Protests have broken out across Morocco in north Africa after the death of a fish seller became a symbol of anger against the regime.
Mouhcine Fikri was crushed by a compactor in a refuse truck in the northern port city of Al Hoceima on last Friday.
He had jumped in to retrieve his merchandise, which had been confiscated by police.
Police claim they turned the machine on to “send a warning”.
Protests immediately broke out in the city. Demonstrations spread to Marrakesh and Rabat, the capital, the next day.
Some activists say Fikri’s death could be as significant as that of Mohamed Bouazizi.
Bouazizi was a fruit seller in Tunisia who set himself on fire in December 2010 sparking a wider revolt that toppled a dictator.
There is bitterness over economic and political issues. About 30 percent of the population in Morocco is between the ages of 15 and 29, and there is very high unemployment.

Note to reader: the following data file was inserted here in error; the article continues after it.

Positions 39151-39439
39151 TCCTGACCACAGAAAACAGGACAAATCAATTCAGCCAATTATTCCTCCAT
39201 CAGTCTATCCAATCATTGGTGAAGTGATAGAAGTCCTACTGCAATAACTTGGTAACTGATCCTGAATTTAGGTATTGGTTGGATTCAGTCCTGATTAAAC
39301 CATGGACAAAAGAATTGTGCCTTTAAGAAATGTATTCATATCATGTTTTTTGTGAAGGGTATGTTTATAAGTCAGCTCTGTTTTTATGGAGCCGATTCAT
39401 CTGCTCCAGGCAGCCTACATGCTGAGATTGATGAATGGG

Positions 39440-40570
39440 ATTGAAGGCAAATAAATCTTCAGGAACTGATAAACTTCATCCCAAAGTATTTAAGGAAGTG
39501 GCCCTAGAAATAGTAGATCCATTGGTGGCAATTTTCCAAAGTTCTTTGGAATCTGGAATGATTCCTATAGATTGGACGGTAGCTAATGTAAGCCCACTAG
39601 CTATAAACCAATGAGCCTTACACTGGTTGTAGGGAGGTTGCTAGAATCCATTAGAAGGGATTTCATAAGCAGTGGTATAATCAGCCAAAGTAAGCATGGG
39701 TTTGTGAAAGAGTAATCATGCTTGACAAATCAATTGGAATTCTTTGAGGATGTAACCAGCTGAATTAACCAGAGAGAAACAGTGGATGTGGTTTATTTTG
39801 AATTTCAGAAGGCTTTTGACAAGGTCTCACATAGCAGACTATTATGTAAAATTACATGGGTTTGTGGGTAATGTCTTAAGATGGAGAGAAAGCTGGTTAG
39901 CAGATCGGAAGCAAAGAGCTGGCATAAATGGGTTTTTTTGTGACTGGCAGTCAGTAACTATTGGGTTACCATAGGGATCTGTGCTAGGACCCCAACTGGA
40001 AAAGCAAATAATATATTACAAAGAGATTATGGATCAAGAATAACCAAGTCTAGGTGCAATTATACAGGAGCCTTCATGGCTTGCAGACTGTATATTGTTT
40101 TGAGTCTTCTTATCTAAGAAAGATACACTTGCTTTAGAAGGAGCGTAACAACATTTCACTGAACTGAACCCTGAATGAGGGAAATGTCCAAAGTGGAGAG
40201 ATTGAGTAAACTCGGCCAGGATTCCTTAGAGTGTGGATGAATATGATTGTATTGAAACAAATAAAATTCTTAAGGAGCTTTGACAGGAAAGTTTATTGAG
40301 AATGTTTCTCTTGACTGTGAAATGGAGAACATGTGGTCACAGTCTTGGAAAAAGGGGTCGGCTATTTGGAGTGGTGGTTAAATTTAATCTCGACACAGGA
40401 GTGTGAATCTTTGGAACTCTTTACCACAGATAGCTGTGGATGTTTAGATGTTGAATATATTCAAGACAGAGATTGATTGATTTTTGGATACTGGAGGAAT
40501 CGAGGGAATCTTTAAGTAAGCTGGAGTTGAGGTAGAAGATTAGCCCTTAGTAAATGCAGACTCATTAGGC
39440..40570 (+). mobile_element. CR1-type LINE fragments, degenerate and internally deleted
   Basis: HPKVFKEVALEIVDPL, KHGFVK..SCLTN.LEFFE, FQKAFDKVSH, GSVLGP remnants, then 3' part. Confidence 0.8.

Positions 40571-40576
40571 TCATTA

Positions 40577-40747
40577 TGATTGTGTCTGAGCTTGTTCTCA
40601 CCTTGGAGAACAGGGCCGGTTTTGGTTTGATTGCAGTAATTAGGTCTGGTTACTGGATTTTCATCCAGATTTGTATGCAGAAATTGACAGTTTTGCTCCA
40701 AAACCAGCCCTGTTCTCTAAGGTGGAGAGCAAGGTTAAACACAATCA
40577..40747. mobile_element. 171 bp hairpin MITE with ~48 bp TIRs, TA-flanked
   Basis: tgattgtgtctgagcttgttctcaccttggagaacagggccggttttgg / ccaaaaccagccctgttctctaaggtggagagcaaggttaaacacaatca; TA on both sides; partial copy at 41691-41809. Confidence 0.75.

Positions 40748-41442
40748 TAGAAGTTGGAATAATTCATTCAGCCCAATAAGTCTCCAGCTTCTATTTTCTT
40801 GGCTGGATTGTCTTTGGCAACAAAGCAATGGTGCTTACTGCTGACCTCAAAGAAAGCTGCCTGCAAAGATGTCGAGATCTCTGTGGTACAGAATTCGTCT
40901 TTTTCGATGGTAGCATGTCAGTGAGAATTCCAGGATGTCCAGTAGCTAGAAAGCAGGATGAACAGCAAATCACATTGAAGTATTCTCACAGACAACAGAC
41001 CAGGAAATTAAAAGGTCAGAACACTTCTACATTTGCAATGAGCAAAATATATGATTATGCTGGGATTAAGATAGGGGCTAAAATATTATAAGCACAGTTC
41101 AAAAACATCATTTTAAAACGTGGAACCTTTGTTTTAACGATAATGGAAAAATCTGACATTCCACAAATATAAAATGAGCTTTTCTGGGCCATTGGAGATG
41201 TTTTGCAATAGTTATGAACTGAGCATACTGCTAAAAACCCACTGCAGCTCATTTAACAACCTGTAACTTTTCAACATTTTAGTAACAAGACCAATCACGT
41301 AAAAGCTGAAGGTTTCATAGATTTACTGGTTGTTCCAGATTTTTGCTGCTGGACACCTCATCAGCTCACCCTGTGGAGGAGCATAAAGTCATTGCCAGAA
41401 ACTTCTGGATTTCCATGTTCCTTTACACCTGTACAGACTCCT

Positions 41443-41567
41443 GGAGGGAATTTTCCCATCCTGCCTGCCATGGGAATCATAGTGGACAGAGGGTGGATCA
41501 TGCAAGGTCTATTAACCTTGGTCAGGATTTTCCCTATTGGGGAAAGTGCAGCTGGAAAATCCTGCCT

Al Hoceima is part of the Rif region of north Morocco. It has a history of revolt against colonialism and the Moroccan monarchy, which still holds great power.
It is significant that some protesters in other parts of the country chanted, “We are all Rif” as an act of solidarity.
King Mohammed VI has ruled since 1999. Although there were parliamentary elections in 2011 and then again last month, the King has effective control.
Oppositional forces are repressed.
The regime has close ties with the French and Spanish governments and is a close ally of the US.
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